AutoCAD Civil 3D Tip: Mask or Boundary? What's the Difference?

Written by Bryan Sullivan.

 

AutoCAD Civil 3D has many useful tools to alter and refine the output of surface models.  We may want to alter the contour display in an area, such as a building pad or a detention pond. However, we may want to exclude an area of our surface, such as an area that is beyond a right-of-way or property line. Two different ways to accomplish this task are by using a surface mask or a surface boundary.

Both tools can define a surface area we wish to display or exclude and both tools can refine or remove visual elements of the surface. A surface can include  both masks and boundaries. So, which one do we use and what’s the difference?

Masks  can be used to block out areas of a surface and prevent them from being displayed or to render a section of the surface using a specified render material. Masks can be defined from AutoCAD Civil 3D parcels and from polygon-type objects. Masks can be defined as either an Inside Mask or an Outside Mask.

When you define a mask as an inside type, the portion of the surface inside the defined area is hidden. When you define a mask as an outside type, the portion of the surface residing outside the defined area is hidden.

Inside Mask

Inside Mask

Outside Mask

Outside Mask

 

 

 

 

 

 

 

 

 

In addition, when defining a mask as Render Only, the display of the surface is not masked, but when the surface is rendered, the render material pattern is displayed.

Masking a surface does not alter the data that is used to create the underlying surface. Masks do not change the surface definition; they only affect the visual display of a surface. Areas that have been masked are included in calculations, such as total area and volume. Masks are limited in that only one inside mask can be defined on each surface and if you use an inside mask you cannot use an outside mask on the same surface.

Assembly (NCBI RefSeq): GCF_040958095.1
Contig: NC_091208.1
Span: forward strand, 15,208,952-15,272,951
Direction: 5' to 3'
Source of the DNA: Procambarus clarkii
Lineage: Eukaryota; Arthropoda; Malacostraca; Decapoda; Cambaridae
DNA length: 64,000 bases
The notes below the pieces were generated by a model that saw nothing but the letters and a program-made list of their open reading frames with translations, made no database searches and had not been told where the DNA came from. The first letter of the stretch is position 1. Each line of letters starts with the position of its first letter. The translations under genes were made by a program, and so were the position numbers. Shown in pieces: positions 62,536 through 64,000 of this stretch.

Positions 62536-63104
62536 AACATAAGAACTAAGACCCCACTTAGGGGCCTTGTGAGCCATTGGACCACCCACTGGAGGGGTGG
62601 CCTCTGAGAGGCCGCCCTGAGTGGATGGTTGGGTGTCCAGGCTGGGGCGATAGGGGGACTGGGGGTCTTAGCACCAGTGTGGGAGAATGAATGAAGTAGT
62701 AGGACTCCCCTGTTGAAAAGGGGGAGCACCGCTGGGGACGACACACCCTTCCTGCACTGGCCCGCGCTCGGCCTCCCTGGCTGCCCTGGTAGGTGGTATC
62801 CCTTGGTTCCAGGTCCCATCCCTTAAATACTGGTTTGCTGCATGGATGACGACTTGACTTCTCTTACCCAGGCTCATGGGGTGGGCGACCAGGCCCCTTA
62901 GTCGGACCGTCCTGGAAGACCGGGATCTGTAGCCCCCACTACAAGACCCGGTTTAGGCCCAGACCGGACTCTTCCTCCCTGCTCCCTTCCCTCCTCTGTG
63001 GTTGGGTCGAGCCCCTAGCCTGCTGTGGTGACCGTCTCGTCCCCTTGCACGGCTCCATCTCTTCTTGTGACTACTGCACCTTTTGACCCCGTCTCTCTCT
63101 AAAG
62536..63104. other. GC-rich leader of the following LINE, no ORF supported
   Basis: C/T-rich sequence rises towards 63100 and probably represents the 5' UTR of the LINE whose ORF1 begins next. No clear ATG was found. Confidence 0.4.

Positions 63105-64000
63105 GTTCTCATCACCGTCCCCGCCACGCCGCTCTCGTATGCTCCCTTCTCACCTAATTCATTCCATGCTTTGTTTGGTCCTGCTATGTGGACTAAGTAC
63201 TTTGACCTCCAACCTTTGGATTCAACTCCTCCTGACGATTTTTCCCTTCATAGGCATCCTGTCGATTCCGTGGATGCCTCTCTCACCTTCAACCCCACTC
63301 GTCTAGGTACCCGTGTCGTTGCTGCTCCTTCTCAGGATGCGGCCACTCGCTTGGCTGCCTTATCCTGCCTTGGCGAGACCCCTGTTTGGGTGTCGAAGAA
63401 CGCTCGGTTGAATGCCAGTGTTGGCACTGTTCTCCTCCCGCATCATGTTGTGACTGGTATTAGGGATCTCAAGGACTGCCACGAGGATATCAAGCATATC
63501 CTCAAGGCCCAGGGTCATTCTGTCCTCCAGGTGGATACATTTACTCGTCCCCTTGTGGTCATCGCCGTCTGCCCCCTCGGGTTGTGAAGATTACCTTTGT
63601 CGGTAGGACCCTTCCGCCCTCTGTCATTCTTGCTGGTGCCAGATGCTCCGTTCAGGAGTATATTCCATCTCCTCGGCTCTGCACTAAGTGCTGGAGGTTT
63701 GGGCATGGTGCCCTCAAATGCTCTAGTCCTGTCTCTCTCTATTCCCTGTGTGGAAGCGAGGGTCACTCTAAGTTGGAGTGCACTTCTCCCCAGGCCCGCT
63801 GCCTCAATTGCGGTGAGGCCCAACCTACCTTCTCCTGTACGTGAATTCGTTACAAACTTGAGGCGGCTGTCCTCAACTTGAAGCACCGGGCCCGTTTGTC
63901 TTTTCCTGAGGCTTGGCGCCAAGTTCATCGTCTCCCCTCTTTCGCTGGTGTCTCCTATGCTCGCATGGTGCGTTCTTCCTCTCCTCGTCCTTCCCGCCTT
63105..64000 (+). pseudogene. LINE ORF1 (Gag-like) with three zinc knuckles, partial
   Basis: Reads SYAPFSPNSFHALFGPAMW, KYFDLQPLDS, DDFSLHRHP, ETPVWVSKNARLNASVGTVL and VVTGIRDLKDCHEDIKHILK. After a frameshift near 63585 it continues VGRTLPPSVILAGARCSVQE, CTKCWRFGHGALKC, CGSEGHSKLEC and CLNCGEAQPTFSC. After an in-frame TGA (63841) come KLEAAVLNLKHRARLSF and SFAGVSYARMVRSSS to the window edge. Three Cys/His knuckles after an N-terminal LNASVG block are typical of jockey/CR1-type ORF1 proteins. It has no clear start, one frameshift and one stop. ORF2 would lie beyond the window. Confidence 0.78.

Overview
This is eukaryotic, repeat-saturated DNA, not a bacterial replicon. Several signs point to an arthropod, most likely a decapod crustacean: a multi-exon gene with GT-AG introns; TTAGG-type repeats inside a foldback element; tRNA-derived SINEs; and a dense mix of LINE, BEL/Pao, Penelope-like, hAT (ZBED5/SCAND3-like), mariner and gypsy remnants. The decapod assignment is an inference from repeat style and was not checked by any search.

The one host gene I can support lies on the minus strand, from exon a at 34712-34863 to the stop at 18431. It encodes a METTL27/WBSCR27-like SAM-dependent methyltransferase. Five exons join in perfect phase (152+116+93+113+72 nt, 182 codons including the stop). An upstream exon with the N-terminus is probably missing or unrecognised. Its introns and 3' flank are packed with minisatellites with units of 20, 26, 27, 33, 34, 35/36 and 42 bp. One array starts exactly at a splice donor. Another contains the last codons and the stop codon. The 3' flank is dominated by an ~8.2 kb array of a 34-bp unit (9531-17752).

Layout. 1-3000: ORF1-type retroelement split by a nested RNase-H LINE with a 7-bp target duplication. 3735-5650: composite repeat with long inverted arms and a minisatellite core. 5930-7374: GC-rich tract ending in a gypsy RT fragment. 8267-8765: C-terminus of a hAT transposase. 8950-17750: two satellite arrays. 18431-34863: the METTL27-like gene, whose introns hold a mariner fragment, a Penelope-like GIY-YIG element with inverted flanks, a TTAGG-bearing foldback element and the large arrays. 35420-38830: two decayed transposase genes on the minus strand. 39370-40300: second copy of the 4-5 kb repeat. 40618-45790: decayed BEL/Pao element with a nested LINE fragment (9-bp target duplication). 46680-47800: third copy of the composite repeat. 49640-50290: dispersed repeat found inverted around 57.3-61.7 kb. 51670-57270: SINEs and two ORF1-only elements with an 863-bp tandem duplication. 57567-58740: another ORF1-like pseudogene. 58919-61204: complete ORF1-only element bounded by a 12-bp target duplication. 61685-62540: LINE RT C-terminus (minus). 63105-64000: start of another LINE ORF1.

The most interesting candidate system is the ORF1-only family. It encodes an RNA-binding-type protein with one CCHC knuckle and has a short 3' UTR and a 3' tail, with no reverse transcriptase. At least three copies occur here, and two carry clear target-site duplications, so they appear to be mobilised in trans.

Boundaries can be used to affect the visibility of the surface triangles inside it. Surface boundaries are defined from closed polygons, such as a closed polyline or a parcel, or from a surface. Boundaries can be defined as Outer, Show, Hide, or Data Clip.

An Outer boundary defines the outer limit of the surface; all triangles inside it are visible and all triangles that are outside are invisible. A Show boundary displays all triangles inside the boundary, like using a cookie cutter. A Hide boundary masks areas of the triangulation, like punching a hole in a surface. A Data Clip creates a boundary limit. A data clip boundary does not affect the visible part of the surface, but acts as a filter on data, such as points and breaklines added to the surface after the creation of a data clip. You can add more than one data clip boundary to a surface. When you add data, only the most recent data clip boundary is affected.

A boundary does alter the data and/or visual output of a surface depending on boundary type. The effect of adding multiple boundaries can be wholly or partially overridden by another boundary. Areas within boundaries may or may not  be included in calculations, such as total area and volume. When you use a hide boundary, the hidden surface area is not deleted. The full surface remains intact, but areas hidden by boundaries are not included in calculations.

Original Surface

Original Surface

Outer Boundary Added

Outer Boundary Added

 

 

 

 

 

 

 

 

 

Boundaries affect the surface depending on the order in which they are placed in the surface definition. To create multiple show boundaries, you would first create a hide boundary and then add the show boundaries to the surface definition.

Hide Boundary Added

Hide Boundary Added

Show Boundaries Added

Show Boundaries Added

 

 

 

 

 

 

 

 

 

Masks and Boundaries are excellent surface display tools. Masks can be useful to exclude an area of a surface from displaying in a drawing but still retain all the surface data used for earthwork calculations. Boundaries can be useful to “reign in” large surface models by excluding areas we do not wish to display or to remove surface data we do not want to include in calculations. By determining the area or areas we wish to display or exclude, and whether or not we wish to retain, use or modify the underlying data, we can then determine whether a mask or a boundary is best used in our surface model.

 

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